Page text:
The trial of Terry and Victoria Smith, who are accused of locking their disabled son in a cage-like structure, began on Tuesday morning. The Missouri couple’s 6-year-old autistic son was allegedly treated like an animal while the unemployed pair drew an annual welfare paycheck of $35,000, according to the prosecution. The welfare check was reportedly connected to the child's care.
Denying these claims, the Smiths, who have five other children in addition to the 6-year-old, are arguing that the cage-like contraption kept in their basement was actually a medical bed that had been given to them by the local mental health agency while they tried to source something better. The structure included metal bars covered by sheets of plywood which was held together by zip cords and ties.
The first witnesses to appear in the trial told the jury of the horrific conditions in which the 6-year-old boy was compelled to sleep. A nurse charged with helping the family care for the child said to the court that his skin smelled of urine and feces.
"His body odor was so unbearable because it was embedded in his skin,” she stated. She added that she had witnessed the child’s father, Terry, feed him a hot dog using a dog bowl. It was the nurse who ultimately reported the Smiths to the authorities.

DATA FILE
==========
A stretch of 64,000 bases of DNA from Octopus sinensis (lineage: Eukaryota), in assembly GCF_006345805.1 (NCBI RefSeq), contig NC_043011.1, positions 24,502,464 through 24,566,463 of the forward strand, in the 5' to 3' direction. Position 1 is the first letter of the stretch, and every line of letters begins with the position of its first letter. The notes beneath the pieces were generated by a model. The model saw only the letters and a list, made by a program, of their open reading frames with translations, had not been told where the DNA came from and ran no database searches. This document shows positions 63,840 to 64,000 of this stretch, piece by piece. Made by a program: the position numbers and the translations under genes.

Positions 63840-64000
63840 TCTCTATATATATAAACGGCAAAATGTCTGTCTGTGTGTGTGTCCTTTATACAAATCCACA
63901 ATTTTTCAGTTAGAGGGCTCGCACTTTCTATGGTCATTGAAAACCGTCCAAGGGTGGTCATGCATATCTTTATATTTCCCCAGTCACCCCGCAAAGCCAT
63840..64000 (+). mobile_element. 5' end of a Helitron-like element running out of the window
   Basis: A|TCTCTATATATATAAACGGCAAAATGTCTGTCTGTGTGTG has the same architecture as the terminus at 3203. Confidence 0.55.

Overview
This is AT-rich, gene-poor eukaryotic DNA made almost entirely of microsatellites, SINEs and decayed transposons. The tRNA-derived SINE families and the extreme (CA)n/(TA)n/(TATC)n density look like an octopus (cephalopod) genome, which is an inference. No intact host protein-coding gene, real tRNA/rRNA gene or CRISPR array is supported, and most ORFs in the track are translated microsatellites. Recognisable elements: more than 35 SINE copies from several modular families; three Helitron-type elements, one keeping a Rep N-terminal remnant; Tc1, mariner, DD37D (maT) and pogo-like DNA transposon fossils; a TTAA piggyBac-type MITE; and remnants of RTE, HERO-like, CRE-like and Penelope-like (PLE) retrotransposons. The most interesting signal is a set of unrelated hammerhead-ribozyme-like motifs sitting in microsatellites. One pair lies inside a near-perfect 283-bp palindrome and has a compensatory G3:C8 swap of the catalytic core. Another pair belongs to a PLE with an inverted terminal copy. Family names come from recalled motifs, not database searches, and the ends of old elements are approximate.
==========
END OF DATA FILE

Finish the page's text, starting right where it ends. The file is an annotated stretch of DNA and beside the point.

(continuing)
The defense sought to discredit the testimony of the nurse by alleging that she only reported the Smiths because they had fired her, a claim which the nurse denied.
In a subsequent appearance, a local police officer presented a collection of photographs he had taken during a visit to the Smith family's home. A report by KSDK stated that these included pictures with the boy inside the cage. The officer testified that the bed’s mattress was saturated with urine.
The officer said at the trial, “I was in amazement of what I was looking at.”
He also said that the conditions shook him so badly that he had to go outside on two separate occasions to compose himself.
The maximum penalty the prosecution can achieve is seven years imprisonment. The prosecutor’s case described the Smiths as “adept and cunning” in their efforts to secure welfare payments.
Image courtesy of inquisitr.com